In short, getting rid of tenure is a good step. But there are a lot more steps to take.

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calling on the Newark-based Education Law Center to file a Vergara-type lawsuit in NJ

This Newark Star-Ledger editorial, calling on the Newark-based Education Law Center to file a Vergara-type lawsuit in NJ, nails it – and is what Randi is really afraid of:

New Jersey reformed its teacher tenure laws two years ago, but didn't touch the practice known as "last in, first out," which protects absolute seniority rights in times of layoffs. That's where the teachers' union drew a red line.

This means that schools facing layoffs in the next few years will be forced to purge younger teachers — even the most gifted and hardworking ones. The main victims of this policy are poor kids. Teacher quality is much more meaningful for them, because they don't come pre-loaded for success.

Why should a state statute protected by the union be allowed to trump children's constitutional right to a quality education?

This California case is exactly the kind of lawsuit that the Education Law Center should be bringing. The ELC was right to take action in the name of funding inequity nearly 30 years ago. But what is it going to do about seniority rules, now?

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Jesse Rothstein on Vergara

This NYT op ed by Jesse Rothstein ("an associate professor of public policy and economics at the University of California, Berkeley"), who testified for the unions in the Vergara case, is full of nonsense – especially these doozies: "firing bad teachers actually makes it harder to recruit new good ones, since new teachers don't know which type they will be" and "early [tenure] decisions — not in the first year, but soon after — actually improve student achievement." HA!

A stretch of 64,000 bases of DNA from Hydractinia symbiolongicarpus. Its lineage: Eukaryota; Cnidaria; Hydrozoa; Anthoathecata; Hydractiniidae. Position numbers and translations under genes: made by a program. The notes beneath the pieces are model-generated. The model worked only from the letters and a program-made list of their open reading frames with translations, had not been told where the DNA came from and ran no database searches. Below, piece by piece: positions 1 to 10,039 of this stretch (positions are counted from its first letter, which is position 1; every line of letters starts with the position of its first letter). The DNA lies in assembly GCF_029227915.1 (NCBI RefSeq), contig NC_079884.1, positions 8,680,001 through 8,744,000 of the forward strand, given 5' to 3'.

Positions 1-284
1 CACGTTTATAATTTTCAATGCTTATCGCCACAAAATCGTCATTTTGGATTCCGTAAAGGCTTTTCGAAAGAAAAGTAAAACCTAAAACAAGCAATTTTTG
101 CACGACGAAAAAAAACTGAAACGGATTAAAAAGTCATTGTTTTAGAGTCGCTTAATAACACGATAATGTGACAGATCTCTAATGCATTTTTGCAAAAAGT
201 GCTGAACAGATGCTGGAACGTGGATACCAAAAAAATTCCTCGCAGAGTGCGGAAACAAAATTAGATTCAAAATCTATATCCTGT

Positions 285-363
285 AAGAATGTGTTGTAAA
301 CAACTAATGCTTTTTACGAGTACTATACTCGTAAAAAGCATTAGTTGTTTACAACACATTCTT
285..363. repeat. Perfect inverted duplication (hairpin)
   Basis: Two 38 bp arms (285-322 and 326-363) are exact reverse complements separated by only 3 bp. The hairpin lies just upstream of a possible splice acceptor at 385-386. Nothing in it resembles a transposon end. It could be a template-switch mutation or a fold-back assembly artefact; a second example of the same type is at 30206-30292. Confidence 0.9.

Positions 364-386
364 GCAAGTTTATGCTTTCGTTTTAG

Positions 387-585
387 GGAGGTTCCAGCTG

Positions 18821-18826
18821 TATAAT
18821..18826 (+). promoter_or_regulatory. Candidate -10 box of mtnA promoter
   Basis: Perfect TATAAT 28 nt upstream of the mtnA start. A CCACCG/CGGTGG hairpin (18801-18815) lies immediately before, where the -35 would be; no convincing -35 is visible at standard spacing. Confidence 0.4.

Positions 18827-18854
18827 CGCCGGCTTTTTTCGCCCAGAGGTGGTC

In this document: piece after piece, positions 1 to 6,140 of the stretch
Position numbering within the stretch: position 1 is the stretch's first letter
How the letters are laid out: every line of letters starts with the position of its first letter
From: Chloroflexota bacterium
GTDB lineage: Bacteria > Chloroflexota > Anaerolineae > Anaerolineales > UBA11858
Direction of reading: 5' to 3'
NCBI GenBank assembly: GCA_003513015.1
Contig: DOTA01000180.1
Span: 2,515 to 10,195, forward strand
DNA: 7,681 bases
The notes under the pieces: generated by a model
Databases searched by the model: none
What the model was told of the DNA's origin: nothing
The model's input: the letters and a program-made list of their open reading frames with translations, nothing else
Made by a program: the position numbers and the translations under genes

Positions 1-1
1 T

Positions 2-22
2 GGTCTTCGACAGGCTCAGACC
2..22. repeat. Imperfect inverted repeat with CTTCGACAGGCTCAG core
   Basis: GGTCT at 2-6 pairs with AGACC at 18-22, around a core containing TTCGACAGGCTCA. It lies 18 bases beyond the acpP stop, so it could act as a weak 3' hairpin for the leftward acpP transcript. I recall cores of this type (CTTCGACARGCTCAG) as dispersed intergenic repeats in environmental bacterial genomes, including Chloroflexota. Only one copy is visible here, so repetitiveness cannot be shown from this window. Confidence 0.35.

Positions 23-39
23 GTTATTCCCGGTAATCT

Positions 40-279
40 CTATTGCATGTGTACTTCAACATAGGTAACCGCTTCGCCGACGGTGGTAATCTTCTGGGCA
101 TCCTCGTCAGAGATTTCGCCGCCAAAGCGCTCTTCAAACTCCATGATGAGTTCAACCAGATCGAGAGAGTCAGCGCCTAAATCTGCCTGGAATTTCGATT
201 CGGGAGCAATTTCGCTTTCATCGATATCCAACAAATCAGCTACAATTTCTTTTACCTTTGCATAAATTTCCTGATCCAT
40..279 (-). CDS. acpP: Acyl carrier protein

The issue is balance. Few would suggest that too much integration or too much funding hurts disadvantaged students. By contrast, decisions about firing teachers are inherently about trade-offs: It is important to dismiss ineffective teachers, but also to attract and retain effective teachers.
…The challenge, then, is to increase the number of high-quality applicants. One of the few things that helps to recruit good people into teaching is job security. That is not to say teachers should never be dismissed — but when and how to do that requires careful balancing.
In a recent study, I examined the effects of changing job protections not just on the quality of teachers given tenure, but also on a district's ability to attract and retain good ones. My research yielded three salient, surprising facts.
…Attacking tenure as a protection racket for ineffective teachers makes for good headlines. But it does little to close the achievement gap, and risks compounding the problem.

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Dave Welch, the Silicon Valley entrepreneur who’s behind Vergara

A nice profile of Dave Welch, the Silicon Valley entrepreneur who's behind the case – and who has poured more than $2 million of his own money into this case (it's the most highly leveraged philanthropy I've ever seen):

Dave Welch isn't a teacher, politician or lawyer, but he was the driving force behind a landmark court ruling Tuesday that is poised to overhaul public education in California and across the nation.